Cognitive Ecology of Pollination: Animal Behaviour and Floral Evolution / Edition 1by Lars Chittka
Pub. Date: 05/28/2001
Publisher: Cambridge University Press
Important breakthroughs have recently been made in our understanding of the cognitive and sensory abilities of pollinators, such as how pollinators perceive, memorize, and react to floral signals and rewards; how they work flowers, move among inflorescences, and transport pollen. These new findings have obvious implications for the evolution of floral display and… See more details below
Important breakthroughs have recently been made in our understanding of the cognitive and sensory abilities of pollinators, such as how pollinators perceive, memorize, and react to floral signals and rewards; how they work flowers, move among inflorescences, and transport pollen. These new findings have obvious implications for the evolution of floral display and diversity, but most existing publications are scattered across a wide range of journals in very different research traditions. This book brings together outstanding scholars from many different fields of pollination biology, integrating the work of neuroethologists and evolutionary ecologists to present a multidisciplinary approach.
- Cambridge University Press
- Publication date:
- Edition description:
- New Edition
- Product dimensions:
- 5.98(w) x 8.98(h) x 0.94(d)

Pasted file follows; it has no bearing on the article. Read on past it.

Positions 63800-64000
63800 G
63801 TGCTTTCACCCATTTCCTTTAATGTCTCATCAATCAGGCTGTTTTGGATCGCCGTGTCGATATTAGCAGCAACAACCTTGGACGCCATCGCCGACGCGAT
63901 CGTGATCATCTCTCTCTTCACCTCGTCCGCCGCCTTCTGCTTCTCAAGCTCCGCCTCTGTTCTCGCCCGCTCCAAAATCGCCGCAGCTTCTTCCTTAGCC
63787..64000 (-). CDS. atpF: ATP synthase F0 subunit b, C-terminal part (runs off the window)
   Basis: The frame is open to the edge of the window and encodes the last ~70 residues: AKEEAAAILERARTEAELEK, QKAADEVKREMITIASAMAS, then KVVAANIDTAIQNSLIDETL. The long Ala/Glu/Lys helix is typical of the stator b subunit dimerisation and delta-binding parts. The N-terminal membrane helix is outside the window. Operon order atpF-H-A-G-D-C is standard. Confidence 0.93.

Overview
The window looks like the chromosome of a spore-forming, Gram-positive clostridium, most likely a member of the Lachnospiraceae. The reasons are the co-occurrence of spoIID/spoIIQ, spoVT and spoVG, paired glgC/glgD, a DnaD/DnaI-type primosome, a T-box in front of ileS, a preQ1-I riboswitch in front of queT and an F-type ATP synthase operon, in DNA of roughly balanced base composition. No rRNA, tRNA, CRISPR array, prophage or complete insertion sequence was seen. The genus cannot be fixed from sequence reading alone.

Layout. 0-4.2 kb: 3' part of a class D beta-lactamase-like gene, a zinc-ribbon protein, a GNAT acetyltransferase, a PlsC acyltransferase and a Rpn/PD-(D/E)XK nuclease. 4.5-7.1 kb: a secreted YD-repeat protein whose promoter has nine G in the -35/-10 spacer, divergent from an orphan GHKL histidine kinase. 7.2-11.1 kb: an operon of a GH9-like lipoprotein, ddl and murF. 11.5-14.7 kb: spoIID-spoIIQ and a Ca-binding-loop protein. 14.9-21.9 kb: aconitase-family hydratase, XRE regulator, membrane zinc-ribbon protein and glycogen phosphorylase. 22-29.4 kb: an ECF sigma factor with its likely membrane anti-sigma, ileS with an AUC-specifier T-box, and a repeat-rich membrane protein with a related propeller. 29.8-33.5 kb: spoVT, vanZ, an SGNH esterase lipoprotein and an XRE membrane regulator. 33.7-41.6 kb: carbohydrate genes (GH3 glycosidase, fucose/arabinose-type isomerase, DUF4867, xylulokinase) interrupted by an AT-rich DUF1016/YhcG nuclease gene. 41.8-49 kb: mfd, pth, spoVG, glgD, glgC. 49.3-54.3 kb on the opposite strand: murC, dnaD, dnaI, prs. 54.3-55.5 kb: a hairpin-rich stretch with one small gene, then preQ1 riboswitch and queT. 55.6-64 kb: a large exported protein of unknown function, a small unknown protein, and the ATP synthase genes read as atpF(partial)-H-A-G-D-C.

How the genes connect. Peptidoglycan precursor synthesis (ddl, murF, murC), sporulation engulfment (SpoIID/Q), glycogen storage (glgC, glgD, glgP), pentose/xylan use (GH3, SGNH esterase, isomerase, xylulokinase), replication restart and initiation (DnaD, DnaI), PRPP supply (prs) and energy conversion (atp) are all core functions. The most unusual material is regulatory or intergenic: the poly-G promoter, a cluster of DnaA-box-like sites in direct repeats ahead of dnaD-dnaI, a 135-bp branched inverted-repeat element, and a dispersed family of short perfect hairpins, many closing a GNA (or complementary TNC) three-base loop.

Table of ContentsPreface; 1. The effect of variation among floral traits on the flower constancy of pollinators Robert J. Gegear and Terence M. Laverty; 2. Behavioural and neural mechanisms of learning and memory as determinants of flower constancy Randolf Menzel; 3. Subjective evaluation and choice-behaviour by nectar and pollen collecting bees Keith D. Waddington; 4. Honeybee vision and floral displays: from detection to close-up recognition Martin Giurfa and Miriam Lehrer; 5. Floral scent, olfaction and scent-driven foraging behaviour Robert A. Raguso; 6. Adaptation, constraint and chance in the evolution of flower color and pollinator color vision Lars Chittka, Johannes Spaethe, Annette Schmidt and Anja Hickelsberger; 7. Foraging and spatial learning in hummingbirds Sue Healy and T. Andrew Hurly; 8. Bats as pollinators: foraging energetics and floral adaptations York Winter and Otto v. Helversen; 9. Vision and learning in some neglected pollinators: beetles, flies, moths and butterflies Martha Weiss; 10. Pollinator preference, frequency-dependence and floral evolution Ann Smithson; 13. Pollinator-mediated assortative mating: causes and consequences Krinstina N. Jones; 14. Behavioural responses of pollinators to variation in floral display size and their influences on the evolution of floral traits Kazuharu Ohashi and Tetsukazu Yahara; 15. The effects of floral design and display on pollinator economics and pollen dispersal Lawrence D. Harder, Neal M. Williams, Crispin Y. Jordan and William A. Nelson; 16. Pollinator behaviour and plant speciation: looking beyond the 'ethological isolation' paradigm Nickolas M. Waser.
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